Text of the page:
Biz prof’s Cambridge book calls for economic justice
April 14, 2009
By Darla Martin Tucker
RIVERSIDE, Calif. – ( www.lasierra.edu )Costly business license requirements hinder the ability of poor people to start their own companies. Professional licensing rules and drug patents drive up health care costs while zoning rules benefit affluent homeowners at the expense of the needy. All of these factors can contribute to poverty and economic insecurity.
But if communities contribute to the economic security of their members, by providing financial support in some cases, and if monopolies, cartels, licenses, and hierarchical organizational structures that favor the wealthy are eliminated, then everyone will have a better chance of thriving.
These are among the arguments offered in a new book due out in September and penned by Gary Chartier, La Sierra University associate professor of law and business ethics. Cambridge University Press in Cambridge, England is publishing the 264-page volume titled Economic Justice and Natural Law. It is Chartier’s second book.
“It’s an attempt to work out an account of justice and economic life that draws on new classical natural theory,” Chartier said. Natural law theory, rooted in ancient Christian and classical sources, emphasizes that varying aspects of human welfare “are distinct and diverse, and that they all matter.”
The version on which Chartier focuses holds that reasonable human action is action governed by a set of principles. The most important is the Golden Rule, which calls us to avoid arbitrary distinctions among people. Explaining the focus of his title, Chartier says: “Justice is a matter of giving people what they’re due. What people are due might be what they merit, what they need, or what needs to be given to them to benefit others indirectly.” His book offers an account of how persons can do justice and of how communal norms, rules, and institutions can foster justice.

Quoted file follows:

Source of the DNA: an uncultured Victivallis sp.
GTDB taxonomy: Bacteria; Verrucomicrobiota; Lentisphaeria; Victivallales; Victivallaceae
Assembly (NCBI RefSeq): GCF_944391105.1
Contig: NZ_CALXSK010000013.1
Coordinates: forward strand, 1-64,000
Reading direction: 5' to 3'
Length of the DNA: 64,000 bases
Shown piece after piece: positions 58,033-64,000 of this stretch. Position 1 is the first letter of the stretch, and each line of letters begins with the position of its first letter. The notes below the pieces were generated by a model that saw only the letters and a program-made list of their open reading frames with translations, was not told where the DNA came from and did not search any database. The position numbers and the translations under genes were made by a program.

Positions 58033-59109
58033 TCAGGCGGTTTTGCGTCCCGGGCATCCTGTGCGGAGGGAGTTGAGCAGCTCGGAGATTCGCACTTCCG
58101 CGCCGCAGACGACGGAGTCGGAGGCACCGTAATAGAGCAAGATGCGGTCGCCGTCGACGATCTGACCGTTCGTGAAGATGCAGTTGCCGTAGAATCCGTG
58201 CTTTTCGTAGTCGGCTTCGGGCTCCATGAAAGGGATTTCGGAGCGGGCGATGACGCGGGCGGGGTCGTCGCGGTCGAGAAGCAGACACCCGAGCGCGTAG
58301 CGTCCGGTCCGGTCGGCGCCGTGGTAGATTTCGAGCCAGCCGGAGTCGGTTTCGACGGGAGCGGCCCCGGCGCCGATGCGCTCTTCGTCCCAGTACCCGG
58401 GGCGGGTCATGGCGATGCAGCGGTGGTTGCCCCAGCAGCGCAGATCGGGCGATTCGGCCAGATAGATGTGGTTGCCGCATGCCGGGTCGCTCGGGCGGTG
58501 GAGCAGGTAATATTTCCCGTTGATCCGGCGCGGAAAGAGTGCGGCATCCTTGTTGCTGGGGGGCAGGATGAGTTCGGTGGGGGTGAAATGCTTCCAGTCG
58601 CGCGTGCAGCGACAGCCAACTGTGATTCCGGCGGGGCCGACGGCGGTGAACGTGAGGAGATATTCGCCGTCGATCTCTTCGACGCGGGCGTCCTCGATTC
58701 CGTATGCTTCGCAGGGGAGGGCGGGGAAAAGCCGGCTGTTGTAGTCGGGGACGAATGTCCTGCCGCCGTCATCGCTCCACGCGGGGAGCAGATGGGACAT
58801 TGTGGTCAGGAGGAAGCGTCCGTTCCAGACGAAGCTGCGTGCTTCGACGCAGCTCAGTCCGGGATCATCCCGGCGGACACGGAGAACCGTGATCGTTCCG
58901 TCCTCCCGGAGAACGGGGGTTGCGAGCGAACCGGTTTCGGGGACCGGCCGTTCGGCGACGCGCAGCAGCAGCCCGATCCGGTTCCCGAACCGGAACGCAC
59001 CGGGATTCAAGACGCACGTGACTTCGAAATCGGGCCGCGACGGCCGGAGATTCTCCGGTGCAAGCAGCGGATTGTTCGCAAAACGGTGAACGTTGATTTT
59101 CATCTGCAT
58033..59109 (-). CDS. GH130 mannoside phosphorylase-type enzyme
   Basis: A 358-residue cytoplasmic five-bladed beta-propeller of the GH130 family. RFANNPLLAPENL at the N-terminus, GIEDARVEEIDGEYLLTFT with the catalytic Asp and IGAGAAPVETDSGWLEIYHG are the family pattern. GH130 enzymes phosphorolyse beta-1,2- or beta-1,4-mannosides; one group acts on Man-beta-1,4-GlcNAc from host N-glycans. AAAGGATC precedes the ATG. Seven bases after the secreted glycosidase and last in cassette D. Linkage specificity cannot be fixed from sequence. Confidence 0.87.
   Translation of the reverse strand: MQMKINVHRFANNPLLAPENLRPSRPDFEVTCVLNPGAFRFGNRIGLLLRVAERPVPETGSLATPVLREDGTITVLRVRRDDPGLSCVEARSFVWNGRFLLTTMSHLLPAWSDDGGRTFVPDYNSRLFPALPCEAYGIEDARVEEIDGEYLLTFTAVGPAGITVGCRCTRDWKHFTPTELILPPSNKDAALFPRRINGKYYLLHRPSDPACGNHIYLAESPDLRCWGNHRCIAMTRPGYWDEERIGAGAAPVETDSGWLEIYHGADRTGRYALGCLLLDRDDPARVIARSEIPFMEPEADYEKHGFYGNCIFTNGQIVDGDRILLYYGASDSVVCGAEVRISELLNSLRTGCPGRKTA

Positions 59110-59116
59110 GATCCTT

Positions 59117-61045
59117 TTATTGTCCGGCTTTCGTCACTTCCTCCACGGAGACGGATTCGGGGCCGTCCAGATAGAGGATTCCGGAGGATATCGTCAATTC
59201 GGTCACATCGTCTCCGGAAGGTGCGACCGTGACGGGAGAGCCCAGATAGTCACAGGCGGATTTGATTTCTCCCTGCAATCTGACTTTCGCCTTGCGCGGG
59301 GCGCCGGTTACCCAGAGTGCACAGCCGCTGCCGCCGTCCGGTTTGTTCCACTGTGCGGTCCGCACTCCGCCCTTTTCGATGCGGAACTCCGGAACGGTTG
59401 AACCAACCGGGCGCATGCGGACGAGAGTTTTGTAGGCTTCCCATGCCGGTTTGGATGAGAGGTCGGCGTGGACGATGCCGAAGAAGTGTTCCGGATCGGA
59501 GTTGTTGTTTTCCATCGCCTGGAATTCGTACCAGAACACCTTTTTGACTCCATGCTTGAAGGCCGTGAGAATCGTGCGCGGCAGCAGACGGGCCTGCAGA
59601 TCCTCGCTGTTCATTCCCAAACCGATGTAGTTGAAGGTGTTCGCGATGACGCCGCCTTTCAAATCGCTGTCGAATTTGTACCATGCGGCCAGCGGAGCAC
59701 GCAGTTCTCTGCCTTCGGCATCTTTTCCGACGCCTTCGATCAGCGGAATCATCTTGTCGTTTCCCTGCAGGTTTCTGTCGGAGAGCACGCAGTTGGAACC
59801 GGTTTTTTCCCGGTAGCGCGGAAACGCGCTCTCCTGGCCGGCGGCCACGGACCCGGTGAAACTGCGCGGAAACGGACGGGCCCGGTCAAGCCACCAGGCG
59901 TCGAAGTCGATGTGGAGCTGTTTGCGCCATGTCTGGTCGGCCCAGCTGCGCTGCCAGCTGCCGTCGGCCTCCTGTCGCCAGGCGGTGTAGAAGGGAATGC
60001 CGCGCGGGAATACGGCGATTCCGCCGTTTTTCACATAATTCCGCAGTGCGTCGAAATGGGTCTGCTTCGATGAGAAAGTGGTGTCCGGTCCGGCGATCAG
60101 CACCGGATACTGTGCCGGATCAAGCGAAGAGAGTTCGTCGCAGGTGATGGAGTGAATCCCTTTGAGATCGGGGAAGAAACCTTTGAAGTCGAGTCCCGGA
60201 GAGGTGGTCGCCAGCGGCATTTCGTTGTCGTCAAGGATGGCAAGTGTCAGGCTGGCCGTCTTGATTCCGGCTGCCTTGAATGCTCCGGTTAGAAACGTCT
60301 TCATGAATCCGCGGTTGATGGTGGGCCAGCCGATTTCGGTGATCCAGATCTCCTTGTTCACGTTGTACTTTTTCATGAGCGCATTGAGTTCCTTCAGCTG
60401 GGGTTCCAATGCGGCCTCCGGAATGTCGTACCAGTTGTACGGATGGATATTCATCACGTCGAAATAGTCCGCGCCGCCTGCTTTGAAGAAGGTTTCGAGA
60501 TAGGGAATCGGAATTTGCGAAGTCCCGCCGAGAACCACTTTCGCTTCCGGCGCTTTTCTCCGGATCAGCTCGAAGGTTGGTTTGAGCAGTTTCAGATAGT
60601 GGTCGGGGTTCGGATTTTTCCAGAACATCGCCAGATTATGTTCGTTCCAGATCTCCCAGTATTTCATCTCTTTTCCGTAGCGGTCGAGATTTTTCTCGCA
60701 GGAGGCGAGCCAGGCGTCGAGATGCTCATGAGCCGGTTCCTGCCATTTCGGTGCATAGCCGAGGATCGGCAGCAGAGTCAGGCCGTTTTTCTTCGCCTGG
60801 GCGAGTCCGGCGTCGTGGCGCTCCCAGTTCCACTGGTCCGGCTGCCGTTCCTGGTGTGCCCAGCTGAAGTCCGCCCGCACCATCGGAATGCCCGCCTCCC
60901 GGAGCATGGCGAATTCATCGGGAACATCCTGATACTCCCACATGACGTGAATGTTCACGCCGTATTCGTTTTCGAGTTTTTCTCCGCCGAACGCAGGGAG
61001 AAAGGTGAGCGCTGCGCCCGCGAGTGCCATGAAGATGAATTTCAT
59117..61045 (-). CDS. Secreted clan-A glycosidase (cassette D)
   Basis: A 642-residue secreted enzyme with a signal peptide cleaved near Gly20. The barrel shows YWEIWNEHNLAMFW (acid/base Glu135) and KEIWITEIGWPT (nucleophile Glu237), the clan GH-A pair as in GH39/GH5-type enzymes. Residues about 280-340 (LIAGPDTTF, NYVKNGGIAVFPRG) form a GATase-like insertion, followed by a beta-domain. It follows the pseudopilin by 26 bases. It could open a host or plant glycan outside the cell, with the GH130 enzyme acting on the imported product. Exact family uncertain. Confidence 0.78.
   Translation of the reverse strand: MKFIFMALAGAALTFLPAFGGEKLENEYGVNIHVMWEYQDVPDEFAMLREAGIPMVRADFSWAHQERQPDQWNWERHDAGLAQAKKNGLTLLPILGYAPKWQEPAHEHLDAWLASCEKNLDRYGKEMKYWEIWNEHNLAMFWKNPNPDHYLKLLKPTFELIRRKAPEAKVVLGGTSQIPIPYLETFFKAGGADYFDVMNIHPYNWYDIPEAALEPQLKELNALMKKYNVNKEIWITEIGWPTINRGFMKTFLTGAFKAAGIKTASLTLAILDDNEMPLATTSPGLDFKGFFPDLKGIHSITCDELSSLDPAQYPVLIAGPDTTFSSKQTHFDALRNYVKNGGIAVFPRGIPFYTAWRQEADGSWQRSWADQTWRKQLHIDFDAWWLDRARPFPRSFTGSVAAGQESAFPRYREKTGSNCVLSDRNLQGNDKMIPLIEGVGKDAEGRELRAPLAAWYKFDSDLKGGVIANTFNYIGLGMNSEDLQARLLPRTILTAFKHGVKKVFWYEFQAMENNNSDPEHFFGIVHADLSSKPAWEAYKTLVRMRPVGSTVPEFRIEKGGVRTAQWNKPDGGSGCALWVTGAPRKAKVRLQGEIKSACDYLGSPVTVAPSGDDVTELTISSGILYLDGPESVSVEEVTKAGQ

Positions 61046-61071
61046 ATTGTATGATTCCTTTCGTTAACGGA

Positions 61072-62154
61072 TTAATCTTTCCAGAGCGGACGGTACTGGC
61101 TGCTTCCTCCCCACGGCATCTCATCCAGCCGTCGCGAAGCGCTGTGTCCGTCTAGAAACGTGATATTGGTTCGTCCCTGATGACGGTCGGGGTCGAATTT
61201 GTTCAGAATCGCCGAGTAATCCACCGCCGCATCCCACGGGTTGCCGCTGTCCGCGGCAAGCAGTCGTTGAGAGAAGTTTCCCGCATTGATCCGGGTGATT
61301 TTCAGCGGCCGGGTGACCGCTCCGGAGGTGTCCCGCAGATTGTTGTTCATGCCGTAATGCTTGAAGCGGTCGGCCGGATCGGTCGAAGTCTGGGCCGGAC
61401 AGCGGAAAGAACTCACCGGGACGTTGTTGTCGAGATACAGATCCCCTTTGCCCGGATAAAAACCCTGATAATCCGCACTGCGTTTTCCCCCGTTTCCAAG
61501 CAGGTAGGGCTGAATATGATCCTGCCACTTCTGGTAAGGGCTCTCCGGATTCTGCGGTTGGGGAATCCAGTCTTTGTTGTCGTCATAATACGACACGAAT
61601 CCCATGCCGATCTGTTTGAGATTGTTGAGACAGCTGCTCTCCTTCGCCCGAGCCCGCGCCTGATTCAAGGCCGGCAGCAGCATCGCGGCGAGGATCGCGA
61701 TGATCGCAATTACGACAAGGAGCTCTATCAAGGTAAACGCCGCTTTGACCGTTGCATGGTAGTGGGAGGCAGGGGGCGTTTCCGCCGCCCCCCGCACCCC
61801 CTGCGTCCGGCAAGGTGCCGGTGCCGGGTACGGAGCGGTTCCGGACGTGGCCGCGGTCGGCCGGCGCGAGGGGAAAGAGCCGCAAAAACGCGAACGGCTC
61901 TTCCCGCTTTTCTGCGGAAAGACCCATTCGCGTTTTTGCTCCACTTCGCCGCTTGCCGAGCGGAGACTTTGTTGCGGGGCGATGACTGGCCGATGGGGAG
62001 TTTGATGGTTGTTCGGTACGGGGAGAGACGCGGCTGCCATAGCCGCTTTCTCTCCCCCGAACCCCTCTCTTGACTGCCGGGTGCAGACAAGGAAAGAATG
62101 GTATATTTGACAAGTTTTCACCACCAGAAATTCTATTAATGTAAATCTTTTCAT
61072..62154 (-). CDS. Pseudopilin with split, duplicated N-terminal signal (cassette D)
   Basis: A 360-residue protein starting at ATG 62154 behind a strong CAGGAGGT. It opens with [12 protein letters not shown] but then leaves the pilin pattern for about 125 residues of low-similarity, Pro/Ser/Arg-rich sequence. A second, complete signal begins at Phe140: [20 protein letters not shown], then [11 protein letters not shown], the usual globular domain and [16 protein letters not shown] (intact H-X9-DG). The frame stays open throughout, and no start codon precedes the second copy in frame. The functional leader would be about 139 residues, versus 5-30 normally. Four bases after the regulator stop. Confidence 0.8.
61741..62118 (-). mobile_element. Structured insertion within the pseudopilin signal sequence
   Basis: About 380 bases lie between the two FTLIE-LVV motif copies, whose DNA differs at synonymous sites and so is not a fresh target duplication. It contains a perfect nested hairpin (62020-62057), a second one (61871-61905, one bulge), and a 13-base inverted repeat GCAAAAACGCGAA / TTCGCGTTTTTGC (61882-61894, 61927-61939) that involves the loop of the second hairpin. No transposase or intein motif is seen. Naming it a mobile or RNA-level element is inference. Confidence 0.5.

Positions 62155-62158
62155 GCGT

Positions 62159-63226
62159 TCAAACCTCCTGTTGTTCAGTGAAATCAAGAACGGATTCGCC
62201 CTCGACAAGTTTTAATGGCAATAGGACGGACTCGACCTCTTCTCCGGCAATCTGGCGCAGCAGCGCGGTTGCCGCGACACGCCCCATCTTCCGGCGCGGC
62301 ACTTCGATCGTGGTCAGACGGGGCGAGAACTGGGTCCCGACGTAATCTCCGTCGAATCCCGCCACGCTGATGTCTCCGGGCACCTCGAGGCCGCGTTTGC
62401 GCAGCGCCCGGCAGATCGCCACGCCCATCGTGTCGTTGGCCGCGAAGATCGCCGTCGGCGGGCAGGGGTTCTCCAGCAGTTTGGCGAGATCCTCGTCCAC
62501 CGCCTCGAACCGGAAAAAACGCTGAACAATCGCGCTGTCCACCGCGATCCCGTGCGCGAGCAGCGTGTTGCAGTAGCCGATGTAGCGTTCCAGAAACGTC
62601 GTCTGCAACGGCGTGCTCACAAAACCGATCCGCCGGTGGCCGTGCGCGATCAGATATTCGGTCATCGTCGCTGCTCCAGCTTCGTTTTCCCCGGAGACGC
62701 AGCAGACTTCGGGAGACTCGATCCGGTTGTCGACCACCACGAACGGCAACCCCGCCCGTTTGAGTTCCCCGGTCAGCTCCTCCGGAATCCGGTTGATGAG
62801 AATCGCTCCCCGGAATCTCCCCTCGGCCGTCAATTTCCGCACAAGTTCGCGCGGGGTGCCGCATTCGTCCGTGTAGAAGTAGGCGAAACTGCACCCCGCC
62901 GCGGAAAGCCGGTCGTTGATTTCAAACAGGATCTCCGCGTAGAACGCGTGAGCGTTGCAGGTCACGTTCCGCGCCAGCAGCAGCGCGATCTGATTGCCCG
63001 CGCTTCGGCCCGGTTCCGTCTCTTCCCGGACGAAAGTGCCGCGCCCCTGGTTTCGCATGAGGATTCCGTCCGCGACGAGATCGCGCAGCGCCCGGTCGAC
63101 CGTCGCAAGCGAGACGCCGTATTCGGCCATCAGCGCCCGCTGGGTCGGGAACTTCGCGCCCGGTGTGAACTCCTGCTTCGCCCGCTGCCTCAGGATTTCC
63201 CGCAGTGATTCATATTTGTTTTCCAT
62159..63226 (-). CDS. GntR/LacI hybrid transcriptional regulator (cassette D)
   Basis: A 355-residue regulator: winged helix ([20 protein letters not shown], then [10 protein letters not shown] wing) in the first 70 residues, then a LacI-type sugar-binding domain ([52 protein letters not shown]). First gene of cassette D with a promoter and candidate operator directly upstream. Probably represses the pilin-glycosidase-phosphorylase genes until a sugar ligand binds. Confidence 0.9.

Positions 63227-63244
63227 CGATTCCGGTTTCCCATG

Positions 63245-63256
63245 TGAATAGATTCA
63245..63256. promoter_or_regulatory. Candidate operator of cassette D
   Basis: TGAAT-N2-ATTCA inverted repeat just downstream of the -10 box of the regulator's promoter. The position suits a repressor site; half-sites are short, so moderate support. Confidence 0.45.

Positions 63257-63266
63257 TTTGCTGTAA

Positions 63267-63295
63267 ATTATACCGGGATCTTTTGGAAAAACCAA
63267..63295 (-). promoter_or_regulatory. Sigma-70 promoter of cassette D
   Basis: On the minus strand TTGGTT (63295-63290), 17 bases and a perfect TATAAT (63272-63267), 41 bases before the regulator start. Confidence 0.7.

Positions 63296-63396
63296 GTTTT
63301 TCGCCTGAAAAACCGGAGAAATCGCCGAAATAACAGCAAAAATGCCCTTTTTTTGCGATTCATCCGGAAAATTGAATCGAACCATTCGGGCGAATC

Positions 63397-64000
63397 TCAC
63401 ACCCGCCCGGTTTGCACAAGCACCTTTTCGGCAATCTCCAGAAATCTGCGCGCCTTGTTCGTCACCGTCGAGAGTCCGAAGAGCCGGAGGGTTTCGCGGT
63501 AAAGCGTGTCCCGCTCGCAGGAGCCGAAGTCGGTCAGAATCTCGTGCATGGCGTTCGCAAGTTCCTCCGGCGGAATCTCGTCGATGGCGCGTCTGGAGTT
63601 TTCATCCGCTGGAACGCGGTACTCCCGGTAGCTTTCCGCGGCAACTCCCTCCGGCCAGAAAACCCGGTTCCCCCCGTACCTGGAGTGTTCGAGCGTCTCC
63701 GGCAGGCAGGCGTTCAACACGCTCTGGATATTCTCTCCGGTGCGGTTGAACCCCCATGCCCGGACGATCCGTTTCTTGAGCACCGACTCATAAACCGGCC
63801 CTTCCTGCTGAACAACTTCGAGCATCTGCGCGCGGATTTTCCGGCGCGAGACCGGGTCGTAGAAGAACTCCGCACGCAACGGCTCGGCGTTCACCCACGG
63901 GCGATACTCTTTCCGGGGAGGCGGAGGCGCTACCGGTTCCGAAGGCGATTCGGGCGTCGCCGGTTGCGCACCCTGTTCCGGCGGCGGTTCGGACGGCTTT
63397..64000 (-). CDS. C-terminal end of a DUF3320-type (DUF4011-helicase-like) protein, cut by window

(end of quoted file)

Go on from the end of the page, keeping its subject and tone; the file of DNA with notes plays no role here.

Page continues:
Poverty and economic insecurity are “best understood as primarily resulting from a whole range of contingent but wide-ranging choices made by the political and legal system. Law and policy benefit those with power and wealth, and marginalize those without,” Chartier said. “Changing the legal environment can play a vital role in dramatically reducing the extent of deprivation, and so of homelessness, in our society. Solving the problem of poverty is first and foremost a matter of eliminating the privileges the law confers on those with wealth and power.”
“Particular people and communities will have more opportunity to flourish if they can organize their lives on the basis of non-hierarchical, non-coercive voluntary action. Local self-determination and variety beat top-down, authoritarian control and imposed uniformity any day,” Chartier said.
“But communities can and should certainly use various forms of non-coercive pressure, including boycotts, shaming, and other norm maintenance mechanisms, to ensure that voluntary interactions respect the dignity and freedom of the participants, … and that people allocate some of their resources toward caring for vulnerable people in their own communities and others,” he said.
“Communities must take into account the equal basic dignity of persons and, perhaps paradoxically, both the value of separate property rights and the inherent moral limits on such rights; they must also acknowledge the crucial importance of democracy in the workplace.”